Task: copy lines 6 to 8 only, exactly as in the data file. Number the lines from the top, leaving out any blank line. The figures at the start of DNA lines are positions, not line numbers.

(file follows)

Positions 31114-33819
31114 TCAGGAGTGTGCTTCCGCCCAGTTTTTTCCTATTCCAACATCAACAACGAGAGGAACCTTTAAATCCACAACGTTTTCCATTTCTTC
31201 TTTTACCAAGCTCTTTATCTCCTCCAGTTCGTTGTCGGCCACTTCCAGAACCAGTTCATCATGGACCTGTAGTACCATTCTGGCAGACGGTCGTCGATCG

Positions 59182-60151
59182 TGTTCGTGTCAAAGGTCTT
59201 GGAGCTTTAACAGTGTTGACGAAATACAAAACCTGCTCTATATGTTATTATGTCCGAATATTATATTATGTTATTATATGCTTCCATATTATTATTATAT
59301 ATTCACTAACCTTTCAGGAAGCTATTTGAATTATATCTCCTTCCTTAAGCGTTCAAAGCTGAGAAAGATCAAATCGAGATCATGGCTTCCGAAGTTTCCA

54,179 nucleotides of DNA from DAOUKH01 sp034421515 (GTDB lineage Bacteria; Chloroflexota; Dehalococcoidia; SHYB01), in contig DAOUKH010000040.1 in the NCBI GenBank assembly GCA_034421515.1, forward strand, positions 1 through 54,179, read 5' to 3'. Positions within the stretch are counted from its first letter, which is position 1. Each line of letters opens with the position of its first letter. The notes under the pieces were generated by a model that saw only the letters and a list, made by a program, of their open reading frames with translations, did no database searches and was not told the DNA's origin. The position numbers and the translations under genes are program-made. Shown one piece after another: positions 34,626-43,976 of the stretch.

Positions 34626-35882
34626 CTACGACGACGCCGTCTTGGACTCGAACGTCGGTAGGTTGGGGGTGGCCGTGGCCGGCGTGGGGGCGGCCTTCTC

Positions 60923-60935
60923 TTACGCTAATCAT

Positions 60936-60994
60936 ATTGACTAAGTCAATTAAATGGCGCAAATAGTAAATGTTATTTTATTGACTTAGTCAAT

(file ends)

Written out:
59201 GGAGCTTTAACAGTGTTGACGAAATACAAAACCTGCTCTATATGTTATTATGTCCGAATATTATATTATGTTATTATATGCTTCCATATTATTATTATAT
59301 ATTCACTAACCTTTCAGGAAGCTATTTGAATTATATCTCCTTCCTTAAGCGTTCAAAGCTGAGAAAGATCAAATCGAGATCATGGCTTCCGAAGTTTCCA

54,179 nucleotides of DNA from DAOUKH01 sp034421515 (GTDB lineage Bacteria; Chloroflexota; Dehalococcoidia; SHYB01), in contig DAOUKH010000040.1 in the NCBI GenBank assembly GCA_034421515.1, forward strand, positions 1 through 54,179, read 5' to 3'. Positions within the stretch are counted from its first letter, which is position 1. Each line of letters opens with the position of its first letter. The notes under the pieces were generated by a model that saw only the letters and a list, made by a program, of their open reading frames with translations, did no database searches and was not told the DNA's origin. The position numbers and the translations under genes are program-made. Shown one piece after another: positions 34,626-43,976 of the stretch.